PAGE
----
I just read the recent How do Canadian primary care physicians rate the health system?, an excellent analysis of the 2012 Commonwealth Fund International Health Policy Survey. This bulletin provides a comprehensive Canadian context for the Commonwealth Fund results, including clear provincial and international comparisons and data trends from previous surveys. I found it easy to read and informative.
What did I take away? While the results for Canada are trending in the right direction overall, Canada is not a global leader in many of the primary care areas highlighted in this survey.
The Health Council of Canada rightly identifies adoption of electronic medical record systems (EMR) by primary care physicians as a bright spot, with adoption rates nearly doubling since 2006. This good news is tempered by the fact that Canada continues to lag many countries in this category and will have to continue to play catch up.
That said, all countries have work to do with regards to ensuring multifunctional EMR capacity. These systems have capabilities such as order entry management, generating patient information, generating panel information, and routine clinical decision support. Some countries with very high overall adoption rates, such as Norway (98 per cent) have much lower scores in terms of multifunctional capacity (four per cent).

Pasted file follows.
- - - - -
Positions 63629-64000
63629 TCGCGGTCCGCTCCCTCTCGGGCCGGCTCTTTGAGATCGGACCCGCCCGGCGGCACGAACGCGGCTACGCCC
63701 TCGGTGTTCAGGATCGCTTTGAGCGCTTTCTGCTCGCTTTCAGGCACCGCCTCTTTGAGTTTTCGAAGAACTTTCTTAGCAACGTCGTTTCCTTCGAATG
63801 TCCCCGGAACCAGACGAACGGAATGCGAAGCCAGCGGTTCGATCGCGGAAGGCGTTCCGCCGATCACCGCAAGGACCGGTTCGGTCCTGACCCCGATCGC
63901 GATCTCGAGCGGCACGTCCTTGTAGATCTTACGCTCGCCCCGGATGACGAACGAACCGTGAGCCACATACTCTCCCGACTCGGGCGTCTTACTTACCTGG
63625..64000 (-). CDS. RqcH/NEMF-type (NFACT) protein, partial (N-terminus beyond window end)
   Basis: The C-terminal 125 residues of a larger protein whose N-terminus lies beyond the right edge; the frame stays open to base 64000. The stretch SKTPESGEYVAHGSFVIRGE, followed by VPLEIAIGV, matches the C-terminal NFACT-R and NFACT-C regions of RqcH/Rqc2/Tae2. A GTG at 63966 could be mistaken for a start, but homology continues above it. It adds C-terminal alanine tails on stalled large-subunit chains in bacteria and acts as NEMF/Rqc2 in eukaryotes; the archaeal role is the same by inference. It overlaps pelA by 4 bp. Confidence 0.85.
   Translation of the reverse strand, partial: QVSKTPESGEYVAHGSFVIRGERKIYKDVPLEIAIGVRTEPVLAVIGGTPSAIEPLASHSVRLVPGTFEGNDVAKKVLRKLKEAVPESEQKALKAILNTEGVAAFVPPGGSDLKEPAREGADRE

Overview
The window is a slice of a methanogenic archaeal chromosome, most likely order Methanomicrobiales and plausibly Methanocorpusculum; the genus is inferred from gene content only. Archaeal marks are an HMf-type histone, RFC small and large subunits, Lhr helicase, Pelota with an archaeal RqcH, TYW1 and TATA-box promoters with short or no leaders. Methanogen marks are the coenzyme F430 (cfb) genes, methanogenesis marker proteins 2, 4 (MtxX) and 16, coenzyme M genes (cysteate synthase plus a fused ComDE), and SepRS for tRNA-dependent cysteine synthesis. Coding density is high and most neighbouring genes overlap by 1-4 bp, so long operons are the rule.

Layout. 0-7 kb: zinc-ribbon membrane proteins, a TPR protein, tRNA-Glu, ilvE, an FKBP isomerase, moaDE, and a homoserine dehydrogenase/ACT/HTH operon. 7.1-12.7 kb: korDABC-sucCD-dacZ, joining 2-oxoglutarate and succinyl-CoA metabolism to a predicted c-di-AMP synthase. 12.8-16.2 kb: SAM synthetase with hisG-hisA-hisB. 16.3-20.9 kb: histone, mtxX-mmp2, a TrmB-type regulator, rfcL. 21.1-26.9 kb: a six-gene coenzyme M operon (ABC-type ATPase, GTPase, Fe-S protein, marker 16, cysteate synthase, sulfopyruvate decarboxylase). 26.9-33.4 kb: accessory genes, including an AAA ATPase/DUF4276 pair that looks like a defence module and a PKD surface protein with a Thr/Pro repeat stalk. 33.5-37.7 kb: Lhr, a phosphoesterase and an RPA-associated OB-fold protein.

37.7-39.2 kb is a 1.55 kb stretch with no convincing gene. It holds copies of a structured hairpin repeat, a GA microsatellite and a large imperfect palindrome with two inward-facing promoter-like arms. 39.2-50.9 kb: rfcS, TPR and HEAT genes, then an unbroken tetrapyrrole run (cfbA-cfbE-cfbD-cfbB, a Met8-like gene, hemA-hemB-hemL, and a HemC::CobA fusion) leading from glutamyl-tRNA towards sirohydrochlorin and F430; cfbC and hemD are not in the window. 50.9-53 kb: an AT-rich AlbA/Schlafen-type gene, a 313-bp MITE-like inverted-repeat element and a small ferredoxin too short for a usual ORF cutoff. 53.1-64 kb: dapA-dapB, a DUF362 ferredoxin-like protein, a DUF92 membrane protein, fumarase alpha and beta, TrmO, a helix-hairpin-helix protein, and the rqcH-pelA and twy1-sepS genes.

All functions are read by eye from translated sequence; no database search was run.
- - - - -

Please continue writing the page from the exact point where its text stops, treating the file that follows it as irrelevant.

International comparison of primary care EMR use
In spite of the challenges ahead, I finished reading the bulletin with a sense of optimism. Why? I can see how many of the initiatives being planned and/or implemented today will result in even stronger results in the next round of this survey. More provinces are leveraging the available funds from Canada Health Infoway to launch or grow EMR programs for physicians and nurse practitioners. With the right combination of incentives and support in place, I expect to see the recent significant growth in EMR adoption continue. Infoway’s investments in peer support programs and clinician education programs will contribute to an increase in the advanced uses of EMRs. This in turn will impact future survey results. For example, it will increase the number of physicians who can identify patient groups by diagnosis, lab results or appointment reminders. Our work on EMR interoperability and the priority many jurisdictions are placing on connecting EMRs to hospitals and other parts of the health system will also result in improved survey results in the areas of notification of emergency visits, information from hospital discharge and reports from specialists.
Recognizing our progress to-date and taking up the challenges reflected by these survey results provides a set of opportunities for Canada Health Infoway and the primary care community. What do these results say to you?